Improving Hand Hygiene Compliance through Collaborative Computational Design
Event Type
Oral Presentations
TimeThursday, June 9th11:30am - 12:00pm EDT
DescriptionHand sanitization by healthcare staff remains one of the most effective ways for controlling infection in healthcare settings. However, predicting faithful adherence to hand hygiene compliance (HHC) is difficult in complex environments such as acute care settings. The main challenge is understanding how different human and built systems components interact to achieve specific goals such as HHC at the critical moments of care delivery. The explorative research presented in this session aims to evaluate how Human Factors derived visual salience cues and proximity-compatibility principles might be used in the design of healthcare spaces to support nurse moments of HHC. This presentation will discuss how Collaborative Computational Scenario Planning (CCSP) Models can be used to determine the weighted integrative effects of reinforcing and detracting operational and environmental factors on discrete moments of HHC. The multi-disciplinary team conducting this study is composed of experts in research related to architecture, interior design, systems science/engineering, and health system infection control specialists and nurses. Supervised Machine Learning analysis was conducted on the HHC in various acute care units collected by a large academic medical center spanned from 2017 to 2021 to compute Fuzzy Cognitive Model Edge Probabilities between Hand Hygiene (HH) cues and observed HHC at key moments. Infection control experts were engaged in identifying the weight of various reinforcing and detracting operational and environmental factors. Combining the quantitative and qualitative methods, the team developed integrative CCSP models that allow hospitals to develop targeted planning improvements for better HHC that support safer patient care.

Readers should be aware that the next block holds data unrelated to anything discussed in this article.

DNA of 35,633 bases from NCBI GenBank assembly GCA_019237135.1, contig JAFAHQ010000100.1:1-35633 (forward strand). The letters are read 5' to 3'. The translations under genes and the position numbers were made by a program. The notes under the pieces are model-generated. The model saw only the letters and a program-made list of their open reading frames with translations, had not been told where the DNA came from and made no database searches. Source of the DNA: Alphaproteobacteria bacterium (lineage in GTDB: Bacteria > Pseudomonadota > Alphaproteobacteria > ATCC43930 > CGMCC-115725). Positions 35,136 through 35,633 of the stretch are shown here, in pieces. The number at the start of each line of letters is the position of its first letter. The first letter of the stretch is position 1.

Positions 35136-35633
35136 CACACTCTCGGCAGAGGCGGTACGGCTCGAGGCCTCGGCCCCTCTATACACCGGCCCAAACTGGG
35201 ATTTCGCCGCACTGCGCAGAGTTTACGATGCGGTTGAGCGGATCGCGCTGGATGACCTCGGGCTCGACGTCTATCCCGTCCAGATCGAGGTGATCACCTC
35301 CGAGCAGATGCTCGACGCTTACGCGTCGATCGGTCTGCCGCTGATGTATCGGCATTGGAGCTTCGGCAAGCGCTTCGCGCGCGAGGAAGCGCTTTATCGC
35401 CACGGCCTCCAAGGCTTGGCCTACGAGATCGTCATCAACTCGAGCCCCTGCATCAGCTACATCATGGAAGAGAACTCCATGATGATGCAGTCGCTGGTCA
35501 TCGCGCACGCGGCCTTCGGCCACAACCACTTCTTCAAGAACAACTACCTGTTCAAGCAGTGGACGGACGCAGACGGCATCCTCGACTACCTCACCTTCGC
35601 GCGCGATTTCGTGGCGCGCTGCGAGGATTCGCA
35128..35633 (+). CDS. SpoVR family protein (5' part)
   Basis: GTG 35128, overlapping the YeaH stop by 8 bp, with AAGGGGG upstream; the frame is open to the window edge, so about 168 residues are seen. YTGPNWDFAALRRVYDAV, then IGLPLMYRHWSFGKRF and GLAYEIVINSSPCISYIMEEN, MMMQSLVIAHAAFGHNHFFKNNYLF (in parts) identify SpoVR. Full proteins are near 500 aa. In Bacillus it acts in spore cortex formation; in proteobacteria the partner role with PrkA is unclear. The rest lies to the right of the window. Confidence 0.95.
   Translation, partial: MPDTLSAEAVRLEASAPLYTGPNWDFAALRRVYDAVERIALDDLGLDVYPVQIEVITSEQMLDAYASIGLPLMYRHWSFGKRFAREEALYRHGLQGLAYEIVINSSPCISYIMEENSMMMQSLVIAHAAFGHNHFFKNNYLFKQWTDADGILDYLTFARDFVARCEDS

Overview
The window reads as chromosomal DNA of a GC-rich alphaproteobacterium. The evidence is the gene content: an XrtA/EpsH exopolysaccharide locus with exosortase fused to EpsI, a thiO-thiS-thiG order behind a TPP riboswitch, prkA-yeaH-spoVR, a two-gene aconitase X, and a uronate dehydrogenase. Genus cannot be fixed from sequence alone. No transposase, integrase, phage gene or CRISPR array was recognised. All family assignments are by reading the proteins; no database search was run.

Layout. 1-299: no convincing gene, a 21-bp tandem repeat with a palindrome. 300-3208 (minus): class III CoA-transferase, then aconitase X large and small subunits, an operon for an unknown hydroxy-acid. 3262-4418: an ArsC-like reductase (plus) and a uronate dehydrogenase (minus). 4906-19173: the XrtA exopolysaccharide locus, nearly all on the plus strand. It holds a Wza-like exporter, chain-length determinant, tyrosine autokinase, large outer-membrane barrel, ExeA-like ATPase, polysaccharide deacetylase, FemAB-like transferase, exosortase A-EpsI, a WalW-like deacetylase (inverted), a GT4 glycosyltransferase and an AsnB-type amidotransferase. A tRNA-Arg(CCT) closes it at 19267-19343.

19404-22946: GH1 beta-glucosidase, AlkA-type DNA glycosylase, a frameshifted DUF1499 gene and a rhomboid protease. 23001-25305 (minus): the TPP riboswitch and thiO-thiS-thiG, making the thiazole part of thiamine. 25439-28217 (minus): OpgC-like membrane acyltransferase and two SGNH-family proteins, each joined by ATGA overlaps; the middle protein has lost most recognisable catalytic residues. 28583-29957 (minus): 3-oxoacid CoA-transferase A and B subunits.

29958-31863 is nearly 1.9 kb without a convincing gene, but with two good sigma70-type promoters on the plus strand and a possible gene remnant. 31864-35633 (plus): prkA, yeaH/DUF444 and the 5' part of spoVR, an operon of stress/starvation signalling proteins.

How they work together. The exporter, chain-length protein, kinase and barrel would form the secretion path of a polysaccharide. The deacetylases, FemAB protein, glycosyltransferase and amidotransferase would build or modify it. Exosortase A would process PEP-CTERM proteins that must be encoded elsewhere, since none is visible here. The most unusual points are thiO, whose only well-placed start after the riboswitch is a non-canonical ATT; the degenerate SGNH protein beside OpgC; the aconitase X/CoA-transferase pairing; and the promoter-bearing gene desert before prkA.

An incentive for conducting this ongoing study is due to clinical staff compliance to hand hygiene campaigns, which has proven to be inconsistent and thus marginally effective in reducing harmful microorganism spread within healthcare settings due to challenges in staff adherence [6]. Research on HHC rates performed by external analysts on a sample of different health systems reported that clinical staff's HHC rates in those hospitals were less than 50% despite widespread education and adoption campaigns [8]. This lack of consistent hand hygiene behavior appears to be multifactorial in nature. However, several studies suggest that adherence to HHC is difficult in complex environments such as acute care settings due to the high workload intensity [9,10]. In 2009 the World Healthcare Organization (WHO) introduced “My 5 Moments for Hand Hygiene” to guide safe hand sanitization practices in healthcare. This concept is based on the ecological visualization of key moments for hand hygiene within the “patient zone” of a healthcare environment [7]. Hand Hygiene Compliance (HHC) rates are typically audited and evaluated at these 5 moments of HH. These findings suggest that providing human-centered environmental affordances and strategic resources responsive to clinical workload may help to reinforce reliable HHC by clinical staff.